Another animal without ears that is able to hear is the spider. Recent studies have shown that these arachnids lack eardrums as well. So how good can they hear?
Spiders use the hair receptors on their legs to collect sounds.
Until recently, scientists thought that spiders weren’t capable of capturing sounds that travel through the air. However, further studies have confirmed that spiders can also hear not only surface sounds.
Although spiders can hear lower-frequency sounds more accurately than high-frequency.
Related Article – Animals With Scales
Despite not having ears, worms can detect sounds through the body. They collect the sounds by sensing the ground vibrations that happen near them.
Worms are able to detect vibration sounds from within the soil surface or directly from the ground. These vibration sounds are typically alarming signs of potential predators roaming nearby.
Worms also have no eyes. But instead, have light receptors, which help them distinguish day and night.
7. Harp Seals
Regardless of not having external ears, harp seals are animals that have a well-developed sense of hearing. Especially underwater.
When submerged, seals’ hearing abilities are astonishing, with scopes over 60.000 Hz. On the other hand, when seals are onshore, their hearing is similar to ours.
Even though their hearing is more developed underwater, harp seals have excellent directional hearing in both water and air.
Crabs are one of those animals without ears that actually have not-so-great hearing. Crabs can only hear low to mid-frequency sounds, and only from close range.
When detecting sounds, crabs use their antennae and sensory hair on their legs to catch vibrations.
Generally speaking, crabs mainly rely on their smell senses, and they are pretty much not sensitive to sounds. In fact, crabs probably do not hear high-frequency sounds at all and may only react to lower frequencies.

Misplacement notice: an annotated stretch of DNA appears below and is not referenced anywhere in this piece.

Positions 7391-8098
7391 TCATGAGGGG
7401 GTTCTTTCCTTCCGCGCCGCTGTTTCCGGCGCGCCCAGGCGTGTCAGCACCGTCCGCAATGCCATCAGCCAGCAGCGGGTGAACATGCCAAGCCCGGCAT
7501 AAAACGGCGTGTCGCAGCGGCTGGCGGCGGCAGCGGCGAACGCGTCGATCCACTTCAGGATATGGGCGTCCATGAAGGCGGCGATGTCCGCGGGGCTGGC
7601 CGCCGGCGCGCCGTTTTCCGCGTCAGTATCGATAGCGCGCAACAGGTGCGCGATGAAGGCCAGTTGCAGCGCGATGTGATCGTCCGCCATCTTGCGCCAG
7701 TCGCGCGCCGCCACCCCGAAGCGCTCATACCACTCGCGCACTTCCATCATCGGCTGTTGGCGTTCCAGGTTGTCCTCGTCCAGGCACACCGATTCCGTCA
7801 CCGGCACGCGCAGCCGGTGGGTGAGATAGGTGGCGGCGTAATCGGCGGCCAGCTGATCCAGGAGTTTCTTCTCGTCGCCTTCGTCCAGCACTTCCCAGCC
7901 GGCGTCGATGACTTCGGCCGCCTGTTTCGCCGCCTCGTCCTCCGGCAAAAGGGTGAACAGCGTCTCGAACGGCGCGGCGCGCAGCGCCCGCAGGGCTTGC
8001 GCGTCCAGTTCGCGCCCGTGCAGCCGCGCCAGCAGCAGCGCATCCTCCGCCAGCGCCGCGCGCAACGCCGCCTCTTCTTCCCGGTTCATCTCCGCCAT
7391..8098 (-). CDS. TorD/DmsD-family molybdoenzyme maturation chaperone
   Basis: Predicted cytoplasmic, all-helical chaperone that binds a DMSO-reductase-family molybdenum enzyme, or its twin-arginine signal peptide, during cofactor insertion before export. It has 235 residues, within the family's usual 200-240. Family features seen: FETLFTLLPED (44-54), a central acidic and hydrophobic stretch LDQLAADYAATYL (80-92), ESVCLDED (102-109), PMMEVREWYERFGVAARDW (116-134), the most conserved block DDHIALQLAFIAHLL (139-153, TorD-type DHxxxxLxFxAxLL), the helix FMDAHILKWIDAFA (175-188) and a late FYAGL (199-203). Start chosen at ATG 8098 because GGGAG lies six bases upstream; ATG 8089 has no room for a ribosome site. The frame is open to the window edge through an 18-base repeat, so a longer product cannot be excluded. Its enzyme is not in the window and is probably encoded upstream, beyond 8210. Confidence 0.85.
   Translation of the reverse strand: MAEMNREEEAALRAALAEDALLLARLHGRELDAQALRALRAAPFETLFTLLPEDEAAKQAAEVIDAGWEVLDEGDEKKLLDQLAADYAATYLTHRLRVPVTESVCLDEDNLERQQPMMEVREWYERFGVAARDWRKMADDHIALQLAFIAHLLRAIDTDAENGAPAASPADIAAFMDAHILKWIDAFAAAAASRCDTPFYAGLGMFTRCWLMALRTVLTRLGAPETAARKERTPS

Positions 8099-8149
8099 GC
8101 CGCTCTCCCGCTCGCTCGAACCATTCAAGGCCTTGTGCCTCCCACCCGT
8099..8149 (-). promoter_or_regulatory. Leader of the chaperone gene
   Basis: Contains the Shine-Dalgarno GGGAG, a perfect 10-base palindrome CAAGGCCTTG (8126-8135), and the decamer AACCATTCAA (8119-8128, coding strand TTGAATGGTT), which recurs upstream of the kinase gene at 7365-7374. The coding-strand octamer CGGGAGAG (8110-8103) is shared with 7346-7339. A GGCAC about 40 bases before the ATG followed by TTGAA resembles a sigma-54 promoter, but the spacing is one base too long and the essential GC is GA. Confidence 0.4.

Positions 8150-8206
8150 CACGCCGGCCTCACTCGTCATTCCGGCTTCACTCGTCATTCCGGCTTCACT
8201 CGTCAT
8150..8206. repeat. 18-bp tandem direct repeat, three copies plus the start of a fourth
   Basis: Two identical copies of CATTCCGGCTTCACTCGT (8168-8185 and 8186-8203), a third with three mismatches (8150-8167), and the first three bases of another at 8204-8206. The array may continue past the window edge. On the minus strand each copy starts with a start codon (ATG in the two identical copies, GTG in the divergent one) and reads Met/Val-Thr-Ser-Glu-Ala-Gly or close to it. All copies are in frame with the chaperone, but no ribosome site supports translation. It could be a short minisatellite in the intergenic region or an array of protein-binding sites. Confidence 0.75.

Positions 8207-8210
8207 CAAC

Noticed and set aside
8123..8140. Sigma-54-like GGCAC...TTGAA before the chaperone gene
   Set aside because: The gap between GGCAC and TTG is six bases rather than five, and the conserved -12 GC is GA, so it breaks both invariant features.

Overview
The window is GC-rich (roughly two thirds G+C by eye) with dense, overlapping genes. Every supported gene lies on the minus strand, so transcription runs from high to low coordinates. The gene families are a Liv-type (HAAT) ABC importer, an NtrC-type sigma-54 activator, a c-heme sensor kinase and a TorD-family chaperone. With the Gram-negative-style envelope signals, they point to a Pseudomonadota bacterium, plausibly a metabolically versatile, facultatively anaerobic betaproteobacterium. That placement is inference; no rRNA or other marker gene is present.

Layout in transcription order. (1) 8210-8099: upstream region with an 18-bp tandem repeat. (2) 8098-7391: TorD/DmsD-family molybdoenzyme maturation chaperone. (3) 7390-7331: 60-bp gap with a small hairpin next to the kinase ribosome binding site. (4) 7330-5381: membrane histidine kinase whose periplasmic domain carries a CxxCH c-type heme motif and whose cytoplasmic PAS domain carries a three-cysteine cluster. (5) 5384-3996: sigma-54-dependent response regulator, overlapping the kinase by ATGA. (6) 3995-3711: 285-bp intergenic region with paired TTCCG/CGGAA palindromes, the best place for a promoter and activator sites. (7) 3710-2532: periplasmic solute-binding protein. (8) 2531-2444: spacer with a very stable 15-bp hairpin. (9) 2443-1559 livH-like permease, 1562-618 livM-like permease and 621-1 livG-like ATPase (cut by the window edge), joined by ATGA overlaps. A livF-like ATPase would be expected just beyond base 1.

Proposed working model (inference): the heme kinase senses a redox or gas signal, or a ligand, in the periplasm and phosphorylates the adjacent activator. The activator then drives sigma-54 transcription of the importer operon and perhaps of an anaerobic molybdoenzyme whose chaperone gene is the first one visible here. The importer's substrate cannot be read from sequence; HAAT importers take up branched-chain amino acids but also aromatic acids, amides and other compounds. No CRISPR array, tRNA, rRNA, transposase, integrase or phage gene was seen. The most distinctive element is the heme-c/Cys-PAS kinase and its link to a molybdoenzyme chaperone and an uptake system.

The last members on our list of animals without ears are crocodiles. These scary predators have acute hearing abilities despite not having external ears.
Crocodiles have openings just above their eyes; these openings lead to the inner ear. The inner ear is responsible for crocs’ great hearing.
However, when submerged, these openings close to prevent water from going inside their ears. As a result, when underwater, the crocodile more rely on water vibrations than the actual sounds, as is the case on land.
The crocodile’s hearing is most reactive to sounds in the range of 100 – 3000 Hz. Although, some species can detect frequency sounds of more than 8000 Hz!
According to LiveScience, the crocodile’s hearing is so acute it can hear its baby calling from inside its egg.
Final thoughts on animals without ears
Every organism on the planet can hear. We have seen that even animals without ears find a way to hear sounds one way or another.
Although, hearing range (frequency) can significantly vary between animals depending on the hearing importance in terms of survival.
Either way, hearing is such an important survival sense, and without it, the world would be a different place.